Friday, 15 August 2014

An heroic Comatose?

I don't know if I have ever mentioned that I have always been a fervent fan of grunge, of the good real one, early 90s Seattle-based grunge; not the post-grunge MTV kind of pop-grunge as the likes of Silverchair, Bush and Puddle of Mud. Well, regarding Bush I must assume that "Machinehead" and "Greedy Fly" are just awesome songs, I'll give'em that, but Gavin Rossdale should have never been mentioned as a natural grunge singer because he's a fake!

Bands like Nirvana, Soundgarden, Alice in Chains, Pearl Jam, Mother Love Bone, Mudhoney, The Melvins... and later on the Californian's Stone Temple Pilots joined this close group of musical influences in my life. Yeah, I too had a band called "Salem's Voice" back in the days where I'd use to sing and play bass. But we were never grunge, or wannabees. I just love music and grunge was and still is my favorite, most emotionally honest music I have ever heard in my life.

It was with great contentment that I found a book written by Mark Yarm on the history of grunge. A first person's opinion of many participants in the grunge scene, people with all liberty, right and experience to comment on the grunge scene..., not Gavin Rossdale.

This book I have been reading is a 500 and something pages entitled "Everybody Loves our Town - A History of Grunge". For obvious reasons I am not going to review the book with this post. I am approaching it by a more pseudo-scientific and pre-weekend light: 1st) Grunge tablets should not be taken when you're down, 2nd) Grunge tablets should not be taken leniently if you haven't been a punk-rock fan before, 3rd) It is better to overdose in Grunge than to overdose in drugs, that's a fact.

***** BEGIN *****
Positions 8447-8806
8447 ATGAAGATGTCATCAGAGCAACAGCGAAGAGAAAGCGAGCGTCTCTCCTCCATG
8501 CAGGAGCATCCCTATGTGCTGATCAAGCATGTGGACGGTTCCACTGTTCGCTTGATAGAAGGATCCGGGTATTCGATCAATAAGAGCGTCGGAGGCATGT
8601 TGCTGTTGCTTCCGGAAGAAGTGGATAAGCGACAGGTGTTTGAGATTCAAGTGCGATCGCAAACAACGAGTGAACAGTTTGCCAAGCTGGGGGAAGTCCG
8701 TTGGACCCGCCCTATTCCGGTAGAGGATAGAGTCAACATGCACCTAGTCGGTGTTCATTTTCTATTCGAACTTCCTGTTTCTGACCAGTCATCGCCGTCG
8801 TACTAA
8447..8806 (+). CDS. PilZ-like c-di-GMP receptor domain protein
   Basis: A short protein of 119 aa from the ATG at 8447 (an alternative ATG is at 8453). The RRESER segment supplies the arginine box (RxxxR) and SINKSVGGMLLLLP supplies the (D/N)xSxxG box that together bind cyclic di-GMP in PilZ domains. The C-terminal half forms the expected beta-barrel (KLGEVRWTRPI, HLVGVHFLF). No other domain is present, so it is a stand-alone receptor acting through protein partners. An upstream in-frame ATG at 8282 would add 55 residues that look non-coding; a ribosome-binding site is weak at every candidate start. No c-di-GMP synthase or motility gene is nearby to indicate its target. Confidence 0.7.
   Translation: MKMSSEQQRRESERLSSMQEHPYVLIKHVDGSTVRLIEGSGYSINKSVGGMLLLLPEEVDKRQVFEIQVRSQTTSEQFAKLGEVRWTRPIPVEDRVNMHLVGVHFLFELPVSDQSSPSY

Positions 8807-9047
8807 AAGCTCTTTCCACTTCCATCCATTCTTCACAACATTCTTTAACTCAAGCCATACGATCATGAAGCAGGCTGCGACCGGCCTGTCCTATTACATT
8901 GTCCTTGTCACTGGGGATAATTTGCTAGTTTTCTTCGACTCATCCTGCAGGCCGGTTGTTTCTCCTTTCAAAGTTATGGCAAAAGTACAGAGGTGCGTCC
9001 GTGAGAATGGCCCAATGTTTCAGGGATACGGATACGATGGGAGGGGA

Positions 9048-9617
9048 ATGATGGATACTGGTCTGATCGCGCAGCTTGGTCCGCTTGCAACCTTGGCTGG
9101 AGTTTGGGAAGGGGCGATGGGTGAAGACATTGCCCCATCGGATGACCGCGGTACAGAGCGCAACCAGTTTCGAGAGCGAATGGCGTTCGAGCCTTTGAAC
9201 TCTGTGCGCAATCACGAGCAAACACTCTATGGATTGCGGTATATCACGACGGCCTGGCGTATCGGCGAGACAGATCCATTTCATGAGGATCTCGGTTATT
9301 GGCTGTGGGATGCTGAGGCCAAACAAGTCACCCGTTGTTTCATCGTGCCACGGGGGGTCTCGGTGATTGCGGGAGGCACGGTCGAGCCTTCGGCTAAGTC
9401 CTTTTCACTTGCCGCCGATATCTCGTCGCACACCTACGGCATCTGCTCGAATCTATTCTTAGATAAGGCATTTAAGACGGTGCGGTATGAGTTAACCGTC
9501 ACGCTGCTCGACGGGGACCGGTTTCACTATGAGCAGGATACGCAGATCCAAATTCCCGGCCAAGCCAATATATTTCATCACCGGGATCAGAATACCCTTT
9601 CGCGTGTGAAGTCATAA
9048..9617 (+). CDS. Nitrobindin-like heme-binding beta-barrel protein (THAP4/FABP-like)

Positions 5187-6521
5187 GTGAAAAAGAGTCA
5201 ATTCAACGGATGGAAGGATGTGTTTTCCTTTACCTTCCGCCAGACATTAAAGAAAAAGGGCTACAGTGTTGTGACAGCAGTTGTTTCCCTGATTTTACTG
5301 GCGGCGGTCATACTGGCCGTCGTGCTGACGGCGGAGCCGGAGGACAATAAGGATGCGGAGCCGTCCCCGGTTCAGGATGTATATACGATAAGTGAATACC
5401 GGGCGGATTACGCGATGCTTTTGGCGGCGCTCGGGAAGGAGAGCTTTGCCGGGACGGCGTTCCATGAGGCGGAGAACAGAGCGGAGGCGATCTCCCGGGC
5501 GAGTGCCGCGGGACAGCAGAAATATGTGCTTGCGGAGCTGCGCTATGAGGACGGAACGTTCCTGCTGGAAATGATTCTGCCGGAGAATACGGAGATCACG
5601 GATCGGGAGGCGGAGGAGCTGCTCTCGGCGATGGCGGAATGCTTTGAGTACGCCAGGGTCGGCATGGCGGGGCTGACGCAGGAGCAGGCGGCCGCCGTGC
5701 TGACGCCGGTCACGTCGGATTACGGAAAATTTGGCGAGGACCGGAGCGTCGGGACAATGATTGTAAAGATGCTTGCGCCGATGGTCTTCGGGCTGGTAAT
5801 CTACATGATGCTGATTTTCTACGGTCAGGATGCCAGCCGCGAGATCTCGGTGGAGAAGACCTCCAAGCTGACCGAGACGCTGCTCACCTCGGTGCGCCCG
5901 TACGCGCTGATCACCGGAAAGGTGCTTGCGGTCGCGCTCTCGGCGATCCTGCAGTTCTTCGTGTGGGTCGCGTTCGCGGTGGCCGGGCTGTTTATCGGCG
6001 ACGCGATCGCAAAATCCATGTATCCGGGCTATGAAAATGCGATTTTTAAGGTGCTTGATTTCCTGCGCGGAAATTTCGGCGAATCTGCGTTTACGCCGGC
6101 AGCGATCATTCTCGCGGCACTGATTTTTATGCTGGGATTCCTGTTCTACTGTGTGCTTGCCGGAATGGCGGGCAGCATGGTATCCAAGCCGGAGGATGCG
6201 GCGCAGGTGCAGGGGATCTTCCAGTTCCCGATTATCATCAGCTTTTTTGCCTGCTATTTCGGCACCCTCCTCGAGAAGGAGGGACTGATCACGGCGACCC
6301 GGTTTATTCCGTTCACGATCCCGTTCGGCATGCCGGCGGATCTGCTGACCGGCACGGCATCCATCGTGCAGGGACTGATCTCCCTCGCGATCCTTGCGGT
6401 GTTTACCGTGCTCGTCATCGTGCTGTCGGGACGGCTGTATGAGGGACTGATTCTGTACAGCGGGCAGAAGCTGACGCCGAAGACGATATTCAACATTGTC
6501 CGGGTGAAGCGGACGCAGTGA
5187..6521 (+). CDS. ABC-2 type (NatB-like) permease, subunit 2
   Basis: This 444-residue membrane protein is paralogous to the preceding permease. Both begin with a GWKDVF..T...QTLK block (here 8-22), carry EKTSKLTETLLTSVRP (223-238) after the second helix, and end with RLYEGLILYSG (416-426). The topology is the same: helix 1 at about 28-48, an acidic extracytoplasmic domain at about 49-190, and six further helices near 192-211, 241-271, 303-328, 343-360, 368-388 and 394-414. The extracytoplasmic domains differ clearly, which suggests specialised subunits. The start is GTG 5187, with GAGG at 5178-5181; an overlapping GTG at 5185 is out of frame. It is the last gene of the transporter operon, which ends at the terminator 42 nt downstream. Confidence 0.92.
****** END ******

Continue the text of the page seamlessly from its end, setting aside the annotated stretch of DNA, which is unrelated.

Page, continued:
I remember back in '94 when Kurt Cobain died that it really demolished me inside, not because I was feeling his death tremendously like if he was a relative, but it was like my unexpected best friend had just vanished and suddenly all those deep words I could empathize with wouldn't be there anymore.

Kurt Cobain had many problems that drove him to his suicide, heroin was one of them. But many others in the grunge pot of artists died due to their heroin addiction. Humpfff :S, rock stars and drugs, quite proverbial!!! But in fairness, the early '90s brought what the world was not ready for, the nasty outcome of the 80s excesses. Great artists "ODying" with heroin, a drug that whatever might be said wasn't that known to parents and relatives in the 80s. Heroin killed Andy Wood, heroin killed Mike Starr, Heroin killed Lane Staley, etc etc etc. And very recently one of my favourite actors, Philippe Hoffman (an incredible irreplaceable actor I must say). 

The "heroic" comatose they've all subjected themselves to, brought their structures to their knees and reduced the grunge movement to a hype. Death is never pretty, but an overdose is a very ugly way of perishing.

Do you understand how Heroin kills? Your brain forgets to breath, a process known as brain herniation, a state that occurs after a prolonged impaired consciousness.

Moreover, Heroin as a drug, simply lower one's physiological sensitiveness reducing one's heart rate to a level that, sometimes, is just fatal. Adrenaline is sometimes used to bring people back. Remember Pulp Fiction's Uma Thurman rising from the death with an adrenaline syringe injected to her chest?

Now imagine these amazing artists I have just mentioned, who actually made my teenage-hood and influenced me emotionally and intellectually so much... imagine them shutting them bodies to the force of a needle without being brought back. It is indeed too sad.

If you want to read more about the subject visit this great PDF document on heroin overdose (accessing here).

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